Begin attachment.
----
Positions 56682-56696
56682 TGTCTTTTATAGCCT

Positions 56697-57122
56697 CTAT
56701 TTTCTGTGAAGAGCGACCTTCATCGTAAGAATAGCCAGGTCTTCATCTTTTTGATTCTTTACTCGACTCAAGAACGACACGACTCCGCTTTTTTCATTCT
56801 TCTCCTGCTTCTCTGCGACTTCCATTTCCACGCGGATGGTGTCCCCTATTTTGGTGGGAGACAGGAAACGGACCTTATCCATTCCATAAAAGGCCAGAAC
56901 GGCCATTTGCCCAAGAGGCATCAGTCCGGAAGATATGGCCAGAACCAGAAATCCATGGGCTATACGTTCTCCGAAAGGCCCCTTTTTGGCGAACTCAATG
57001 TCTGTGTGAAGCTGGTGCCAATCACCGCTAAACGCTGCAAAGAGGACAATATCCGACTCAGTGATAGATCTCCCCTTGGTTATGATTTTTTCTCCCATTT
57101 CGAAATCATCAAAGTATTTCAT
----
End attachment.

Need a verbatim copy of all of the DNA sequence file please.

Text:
Positions 56682-56696
56682 TGTCTTTTATAGCCT

Positions 56697-57122
56697 CTAT
56701 TTTCTGTGAAGAGCGACCTTCATCGTAAGAATAGCCAGGTCTTCATCTTTTTGATTCTTTACTCGACTCAAGAACGACACGACTCCGCTTTTTTCATTCT
56801 TCTCCTGCTTCTCTGCGACTTCCATTTCCACGCGGATGGTGTCCCCTATTTTGGTGGGAGACAGGAAACGGACCTTATCCATTCCATAAAAGGCCAGAAC
56901 GGCCATTTGCCCAAGAGGCATCAGTCCGGAAGATATGGCCAGAACCAGAAATCCATGGGCTATACGTTCTCCGAAAGGCCCCTTTTTGGCGAACTCAATG
57001 TCTGTGTGAAGCTGGTGCCAATCACCGCTAAACGCTGCAAAGAGGACAATATCCGACTCAGTGATAGATCTCCCCTTGGTTATGATTTTTTCTCCCATTT
57101 CGAAATCATCAAAGTATTTCAT